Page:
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Futurebuild 2019: UK needs to harvest rainwater to deal with climate change

07 March 2019

ICE Past President Professor David Balmforth proposes sustainable drainage systems (SuDS) as a water storage solution. 

Futurebuild 2019: UK needs to harvest rainwater to deal with climate change

The UK will need to harvest rainwater to meet the challenges posed by increasing population growth and climate change, ICE Past President Professor David Balmforth has said.

Balmforth, who’s also Executive Technical Director at Stantec, was speaking at a Futurebuild panel discussion on the water challenges for new developments.

Revealing the scale of the challenges, Balmforth said that the UK population is due to increase by 3.5 million in the next 10 years, with much of the growth projected to take place in the south east of England.

As a result, a quarter more housing will need to be built in the next year alone, he said.

Quoting research from Oxford University, Balmforth said that water-saving devices and water transfer across regions won’t be enough to meet the demands on water resources.

“Even if we were successful, we would still fall short. We need to create an additional local water resource,” he said.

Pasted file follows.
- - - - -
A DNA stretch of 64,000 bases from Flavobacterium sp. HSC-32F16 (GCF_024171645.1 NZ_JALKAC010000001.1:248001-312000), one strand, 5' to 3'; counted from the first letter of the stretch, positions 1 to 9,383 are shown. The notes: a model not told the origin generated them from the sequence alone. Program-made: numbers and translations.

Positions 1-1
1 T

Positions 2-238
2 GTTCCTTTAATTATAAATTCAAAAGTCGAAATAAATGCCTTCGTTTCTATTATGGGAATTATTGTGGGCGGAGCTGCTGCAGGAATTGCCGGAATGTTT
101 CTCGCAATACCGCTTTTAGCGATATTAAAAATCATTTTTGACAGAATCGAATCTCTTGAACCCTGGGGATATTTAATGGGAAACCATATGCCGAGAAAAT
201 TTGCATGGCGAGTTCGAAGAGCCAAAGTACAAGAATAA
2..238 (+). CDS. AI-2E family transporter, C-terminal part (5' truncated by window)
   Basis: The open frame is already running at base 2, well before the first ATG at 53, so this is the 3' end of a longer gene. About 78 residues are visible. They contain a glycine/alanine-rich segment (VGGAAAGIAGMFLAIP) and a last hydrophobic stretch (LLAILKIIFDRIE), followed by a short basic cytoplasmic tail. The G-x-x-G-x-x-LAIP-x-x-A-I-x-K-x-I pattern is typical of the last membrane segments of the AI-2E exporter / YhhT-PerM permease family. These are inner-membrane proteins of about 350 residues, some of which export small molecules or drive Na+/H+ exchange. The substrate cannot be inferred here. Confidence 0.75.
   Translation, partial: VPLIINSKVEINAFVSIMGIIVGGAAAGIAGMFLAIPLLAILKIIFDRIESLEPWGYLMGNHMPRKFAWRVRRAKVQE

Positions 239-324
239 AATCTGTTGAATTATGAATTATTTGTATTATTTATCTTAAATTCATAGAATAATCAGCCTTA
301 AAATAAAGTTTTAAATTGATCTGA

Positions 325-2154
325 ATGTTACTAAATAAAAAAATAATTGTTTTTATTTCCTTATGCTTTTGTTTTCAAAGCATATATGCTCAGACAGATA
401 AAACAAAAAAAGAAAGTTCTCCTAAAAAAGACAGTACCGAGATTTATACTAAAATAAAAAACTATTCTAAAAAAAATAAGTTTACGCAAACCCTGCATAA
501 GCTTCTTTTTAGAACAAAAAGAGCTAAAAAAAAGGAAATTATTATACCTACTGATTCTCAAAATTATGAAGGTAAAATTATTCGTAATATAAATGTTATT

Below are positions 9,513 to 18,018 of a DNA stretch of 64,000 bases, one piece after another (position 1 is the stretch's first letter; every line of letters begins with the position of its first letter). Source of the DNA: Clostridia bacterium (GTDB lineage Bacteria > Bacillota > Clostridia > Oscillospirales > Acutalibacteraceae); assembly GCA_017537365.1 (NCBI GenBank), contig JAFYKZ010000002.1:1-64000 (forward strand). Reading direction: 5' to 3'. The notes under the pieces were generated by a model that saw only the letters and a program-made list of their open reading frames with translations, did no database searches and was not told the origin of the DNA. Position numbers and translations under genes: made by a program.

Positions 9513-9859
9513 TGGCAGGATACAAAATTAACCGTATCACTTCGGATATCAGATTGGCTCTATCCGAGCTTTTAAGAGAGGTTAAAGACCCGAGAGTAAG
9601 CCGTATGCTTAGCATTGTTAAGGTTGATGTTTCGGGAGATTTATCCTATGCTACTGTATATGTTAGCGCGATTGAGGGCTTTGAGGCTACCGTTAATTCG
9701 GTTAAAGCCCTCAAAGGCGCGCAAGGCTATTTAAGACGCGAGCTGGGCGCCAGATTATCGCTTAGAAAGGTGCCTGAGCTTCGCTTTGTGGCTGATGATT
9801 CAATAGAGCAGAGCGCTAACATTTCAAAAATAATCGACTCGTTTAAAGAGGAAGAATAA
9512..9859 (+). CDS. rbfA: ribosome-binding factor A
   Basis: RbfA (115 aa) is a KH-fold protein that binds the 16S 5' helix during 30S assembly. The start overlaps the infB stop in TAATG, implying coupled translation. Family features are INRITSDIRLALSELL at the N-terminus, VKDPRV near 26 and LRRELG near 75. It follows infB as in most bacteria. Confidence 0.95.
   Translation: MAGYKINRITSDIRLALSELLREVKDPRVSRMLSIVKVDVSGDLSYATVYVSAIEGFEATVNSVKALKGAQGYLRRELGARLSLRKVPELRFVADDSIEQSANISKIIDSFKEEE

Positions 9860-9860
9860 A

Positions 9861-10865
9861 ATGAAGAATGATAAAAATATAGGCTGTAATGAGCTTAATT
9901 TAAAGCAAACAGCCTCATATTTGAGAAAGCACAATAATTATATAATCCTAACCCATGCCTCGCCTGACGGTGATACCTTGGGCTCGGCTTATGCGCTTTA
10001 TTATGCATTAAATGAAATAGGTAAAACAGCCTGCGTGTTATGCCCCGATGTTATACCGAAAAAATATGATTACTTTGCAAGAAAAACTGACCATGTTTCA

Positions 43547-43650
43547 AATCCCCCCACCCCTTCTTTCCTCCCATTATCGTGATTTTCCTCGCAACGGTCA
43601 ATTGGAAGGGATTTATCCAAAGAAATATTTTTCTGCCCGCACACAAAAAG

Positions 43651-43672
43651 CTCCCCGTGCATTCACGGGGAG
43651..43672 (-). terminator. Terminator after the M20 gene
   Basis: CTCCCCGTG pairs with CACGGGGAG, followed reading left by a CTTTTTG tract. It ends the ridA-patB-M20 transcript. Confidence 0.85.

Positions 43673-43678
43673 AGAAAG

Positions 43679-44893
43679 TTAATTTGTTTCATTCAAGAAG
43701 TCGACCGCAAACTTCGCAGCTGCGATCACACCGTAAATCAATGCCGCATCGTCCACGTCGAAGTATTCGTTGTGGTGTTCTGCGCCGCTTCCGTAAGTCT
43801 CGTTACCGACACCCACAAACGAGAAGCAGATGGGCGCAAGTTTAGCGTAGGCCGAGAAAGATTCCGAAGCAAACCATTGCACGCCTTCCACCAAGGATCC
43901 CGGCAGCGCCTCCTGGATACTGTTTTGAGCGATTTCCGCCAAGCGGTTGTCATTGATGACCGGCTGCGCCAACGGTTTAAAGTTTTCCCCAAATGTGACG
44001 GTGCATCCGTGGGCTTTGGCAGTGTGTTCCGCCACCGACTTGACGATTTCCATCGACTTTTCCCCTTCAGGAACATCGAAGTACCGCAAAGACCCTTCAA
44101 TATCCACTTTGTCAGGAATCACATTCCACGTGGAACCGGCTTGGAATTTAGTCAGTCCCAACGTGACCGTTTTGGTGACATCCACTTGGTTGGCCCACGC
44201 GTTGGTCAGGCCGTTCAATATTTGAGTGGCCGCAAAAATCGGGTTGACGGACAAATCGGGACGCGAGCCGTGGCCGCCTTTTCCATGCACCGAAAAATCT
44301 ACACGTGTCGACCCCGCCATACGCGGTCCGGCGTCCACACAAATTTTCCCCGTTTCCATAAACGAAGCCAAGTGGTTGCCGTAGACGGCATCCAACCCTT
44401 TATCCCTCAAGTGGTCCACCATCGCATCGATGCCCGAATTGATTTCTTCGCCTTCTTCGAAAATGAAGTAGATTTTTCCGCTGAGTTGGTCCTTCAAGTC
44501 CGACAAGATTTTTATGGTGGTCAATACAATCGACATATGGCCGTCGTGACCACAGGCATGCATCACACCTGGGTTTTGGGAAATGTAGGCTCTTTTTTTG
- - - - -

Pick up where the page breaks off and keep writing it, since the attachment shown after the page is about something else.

SuDS for water storage

Suggesting rainwater harvesting as the solution, Balmforth also proposed that sustainable urban drainage systems (SuDS) be used for water storage.

“It’s already possible to do that,” he said. “We have the technology.”

Referring to examples of new rainwater harvesting systems in Germany, Balmforth suggested that innovative capture and use of surface water could also help to tackle rising temperatures caused by climate change.

He warned against burying water as the default option and proposed that building more water and vegetation into the urban landscape would offer benefits to the community.

‘Slow progress’

While rainwater storage via SuDS would help tackle the dual issues of increasing water demand and flood risk, Balmforth considers progress to be slow.

“We’re still building in flood risk areas … we’re still struggling in England to get SuDS adopted,” he warned.

He said that 35% more properties will be at risk of flooding in the future, with “almost zero resilience”.

Increased regulation?

Balmforth suggests that more regulation is needed. He said: “If we don’t use a little bit of the regulatory stick, we’re not going to make it.”

Fellow panellist, Elaine Gallagher, a researcher at Cranfield University, agreed that there were gaps in governance, leading to a challenge for SuDS implementation. “What we need are more integrated approaches for managing water in the built environment,” she said.

“Stakeholders – especially water companies and those in the development industry – need to be more proactive in pushing for new approaches, not just reactive to societal trends.”

  • Vienn McMasters, communications business partner for ICE